Jointly Held Property – Splitting Income Using Form 17
Two or more persons may hold legal title to land (which includes buildings attached to it – referred to for convenience as real estate) only as joint tenants; however, beneficial ownership of real estate may be held either as joint tenants or tenants in common. For tax purposes it is beneficial ownership that is important.
Legal title/ownership is effectively the paper title to real estate; beneficial ownership refers to the right of enjoyment of the real estate (e.g. the right to live in it, let it out or receive rental income). Legal title to any piece of real estate is shown at Land Registry.
Beneficial ownership: joint tenants v tenants in common
Where real estate is owned by, say, two persons as beneficial joint tenants then each person has a 50% interest in the real estate and on the death of one of them their interest automatically passes by survivorship to the other surviving joint tenant (e.g. the interest cannot be passed under a will).
However, where real estate is owned as beneficial tenants in common by, say, two persons the beneficial ownership of each can be split 90/10%; 80/20%; 50/50% etc (whatever the two persons agree between them). In addition, on the death of one of them their interest may be left by will either to the other surviving tenant in common or any other third party.
Any capital gain arising on a disposal of real estate is in principle subject to Capital Gains Tax although one or more reliefs may be available to remove or mitigate any such gain (e.g. principle private residence relief, lettings relief).
Where real estate is rented out any rental income (less tax-deductible expenses) is subject to income tax on the part of the beneficial owner(s) of the real estate.
Beneficial joint tenants
Rental income arising from real estate held by, say, two persons other than husband and wife as beneficial joint tenants is simply split 50/50.
Beneficial tenants in common
Rental income arising from real estate held by, say, two persons, other than husband and wife, as beneficial tenants in common is split in line with their percentage beneficial ownership (e.g. 90/10% or 80/20% as appropriate).
Husband and wife
The income tax position for spouses who own real estate is slightly different.
If the legal ownership of the property is in the name of both spouses (as often is the case) then for income tax purposes any rental income is automatically split 50:50 irrespective of the underlying beneficial ownership percentage split. Thus, for example, even where the beneficial ownership is held as tenants in common and is split (say) 60/40%, 70/30% or 80/20%, the rental income is still split 50:50 (although on disposal any capital gain is split according to the actual beneficial ownership percentages e.g. 60/40%, 70/30% or 80/20%).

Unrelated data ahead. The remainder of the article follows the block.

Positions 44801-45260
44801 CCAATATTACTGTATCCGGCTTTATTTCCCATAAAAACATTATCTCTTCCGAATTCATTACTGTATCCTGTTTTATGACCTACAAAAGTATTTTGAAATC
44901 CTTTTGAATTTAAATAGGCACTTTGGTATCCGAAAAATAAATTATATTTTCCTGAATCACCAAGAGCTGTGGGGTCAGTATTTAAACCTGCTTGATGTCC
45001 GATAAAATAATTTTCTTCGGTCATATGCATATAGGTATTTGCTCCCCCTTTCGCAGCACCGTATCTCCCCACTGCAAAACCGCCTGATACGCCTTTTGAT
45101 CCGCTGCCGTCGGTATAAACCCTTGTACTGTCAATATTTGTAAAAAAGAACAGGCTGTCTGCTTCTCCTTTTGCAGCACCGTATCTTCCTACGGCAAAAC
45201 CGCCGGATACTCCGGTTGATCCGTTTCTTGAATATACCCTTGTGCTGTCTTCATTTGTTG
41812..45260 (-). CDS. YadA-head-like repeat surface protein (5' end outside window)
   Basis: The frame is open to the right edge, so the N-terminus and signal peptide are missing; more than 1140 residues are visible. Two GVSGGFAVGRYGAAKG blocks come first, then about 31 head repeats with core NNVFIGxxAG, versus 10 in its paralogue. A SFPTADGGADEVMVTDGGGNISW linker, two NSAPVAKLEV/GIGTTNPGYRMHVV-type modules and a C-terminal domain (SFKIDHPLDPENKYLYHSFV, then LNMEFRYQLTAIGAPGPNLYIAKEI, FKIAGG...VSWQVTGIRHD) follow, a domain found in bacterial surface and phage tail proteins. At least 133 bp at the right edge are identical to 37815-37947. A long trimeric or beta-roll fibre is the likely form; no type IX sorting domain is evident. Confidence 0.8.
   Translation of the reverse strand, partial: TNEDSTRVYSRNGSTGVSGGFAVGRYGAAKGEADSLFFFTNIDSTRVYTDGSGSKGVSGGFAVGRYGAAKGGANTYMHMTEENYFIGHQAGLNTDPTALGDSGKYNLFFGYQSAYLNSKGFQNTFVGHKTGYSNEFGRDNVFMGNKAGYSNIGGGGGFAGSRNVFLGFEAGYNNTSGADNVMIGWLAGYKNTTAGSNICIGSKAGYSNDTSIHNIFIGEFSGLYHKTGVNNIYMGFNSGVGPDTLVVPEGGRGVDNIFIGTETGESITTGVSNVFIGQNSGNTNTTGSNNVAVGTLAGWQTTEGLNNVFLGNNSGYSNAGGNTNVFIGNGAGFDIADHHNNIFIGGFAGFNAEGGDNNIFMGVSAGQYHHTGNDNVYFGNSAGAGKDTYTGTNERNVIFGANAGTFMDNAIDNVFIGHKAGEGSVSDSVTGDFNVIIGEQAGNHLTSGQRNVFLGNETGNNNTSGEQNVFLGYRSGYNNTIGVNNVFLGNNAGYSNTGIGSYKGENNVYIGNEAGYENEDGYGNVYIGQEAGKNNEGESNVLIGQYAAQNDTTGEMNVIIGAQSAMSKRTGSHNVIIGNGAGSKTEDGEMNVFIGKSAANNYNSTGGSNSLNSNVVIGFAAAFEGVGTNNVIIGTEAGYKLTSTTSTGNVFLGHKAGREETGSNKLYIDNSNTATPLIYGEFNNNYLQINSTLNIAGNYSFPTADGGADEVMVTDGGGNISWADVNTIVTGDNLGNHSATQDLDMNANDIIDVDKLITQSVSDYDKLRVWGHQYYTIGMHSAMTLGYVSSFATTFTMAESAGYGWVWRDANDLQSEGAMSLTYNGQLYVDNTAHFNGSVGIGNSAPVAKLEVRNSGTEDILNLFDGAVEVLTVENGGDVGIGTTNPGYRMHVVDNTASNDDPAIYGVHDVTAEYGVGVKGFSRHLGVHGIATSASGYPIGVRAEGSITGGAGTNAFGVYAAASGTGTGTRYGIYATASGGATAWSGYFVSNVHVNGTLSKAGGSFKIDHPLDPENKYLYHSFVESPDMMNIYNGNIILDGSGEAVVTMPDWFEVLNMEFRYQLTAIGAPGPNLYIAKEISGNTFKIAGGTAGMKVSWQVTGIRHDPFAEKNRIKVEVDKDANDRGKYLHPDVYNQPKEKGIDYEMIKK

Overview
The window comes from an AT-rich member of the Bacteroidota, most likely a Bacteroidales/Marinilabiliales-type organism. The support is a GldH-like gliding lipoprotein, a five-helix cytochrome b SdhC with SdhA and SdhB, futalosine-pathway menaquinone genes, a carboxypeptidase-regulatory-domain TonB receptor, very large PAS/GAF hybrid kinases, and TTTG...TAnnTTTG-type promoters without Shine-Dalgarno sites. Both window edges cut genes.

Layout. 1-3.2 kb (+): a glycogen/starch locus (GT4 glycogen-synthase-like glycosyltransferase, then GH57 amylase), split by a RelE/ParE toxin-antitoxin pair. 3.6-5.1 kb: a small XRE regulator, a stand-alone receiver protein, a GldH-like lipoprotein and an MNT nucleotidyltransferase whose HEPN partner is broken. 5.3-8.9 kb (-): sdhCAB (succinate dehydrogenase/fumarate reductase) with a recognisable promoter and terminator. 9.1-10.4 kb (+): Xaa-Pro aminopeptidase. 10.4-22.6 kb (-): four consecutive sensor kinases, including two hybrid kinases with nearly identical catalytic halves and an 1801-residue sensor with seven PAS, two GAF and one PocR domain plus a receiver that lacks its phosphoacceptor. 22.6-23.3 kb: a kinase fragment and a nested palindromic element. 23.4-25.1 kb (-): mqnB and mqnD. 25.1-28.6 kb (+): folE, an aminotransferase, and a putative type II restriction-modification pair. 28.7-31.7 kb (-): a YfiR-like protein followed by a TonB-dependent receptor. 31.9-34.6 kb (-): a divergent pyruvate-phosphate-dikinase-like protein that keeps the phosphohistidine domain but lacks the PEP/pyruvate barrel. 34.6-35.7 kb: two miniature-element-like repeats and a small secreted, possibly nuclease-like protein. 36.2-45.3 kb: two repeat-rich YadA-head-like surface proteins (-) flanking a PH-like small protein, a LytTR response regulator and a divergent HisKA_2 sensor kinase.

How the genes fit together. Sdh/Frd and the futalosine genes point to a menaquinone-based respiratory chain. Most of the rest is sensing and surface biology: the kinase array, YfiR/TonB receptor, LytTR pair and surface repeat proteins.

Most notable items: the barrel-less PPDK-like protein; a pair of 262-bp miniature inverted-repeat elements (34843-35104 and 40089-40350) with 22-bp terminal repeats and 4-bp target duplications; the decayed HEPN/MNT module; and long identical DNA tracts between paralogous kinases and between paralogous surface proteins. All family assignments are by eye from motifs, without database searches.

This automatic 50/50% rental income split may be unattractive from an income tax perspective where for example, one spouse is a higher or additional rate taxpayer and the other spouse is a basic rate or even a nil rate taxpayer. In such a case it would clearly be more tax efficient if any rental income could wholly or mainly be attributed to the basic rate or nil rate tax paying spouse.
This is achievable by ensuring that the spouses own their beneficial interests as tenants in common with the basic rate or nil rate taxpaying spouse owning the larger share and both spouses then filing with HMRC an appropriate declaration to this effect. Such a declaration must be filed using HMRC’s Form 17 “Declaration of beneficial interests in joint property income”.
It is to be noted however, that any split of rental income must be in line with the underlying beneficial ownership percentages.
Example: Joint spouse purchase
Mr and Mrs Smith jointly purchase a property with legal title registered in both names and agree to own their respective beneficial interests as tenants in common 95/5%. Mrs Smith, as a basic rate taxpayer, owning the greater 95% interest. Any rental income is then split 95% to Mrs Smith and 5% to Mr Smith for income tax purposes.
Mr and Mrs Smith will need to complete and lodge Form 17 with HMRC. It must be lodged with HMRC within 60 days of its completion to be valid. It must be signed by both spouses (one signature being insufficient) and both spouses must be living together. It is also necessary to attach evidence of the beneficial ownership split (typically a simple declaration of trust). Any subsequent change of circumstances after lodging Form 17 must be immediately notified to HMRC.
As noted on Form 17, a declaration is not possible where, inter alia, the real estate is owned as joint beneficial tenants or comprises lettings of furnished holiday accommodation or if legal title to the real estate is in the name of one spouse only.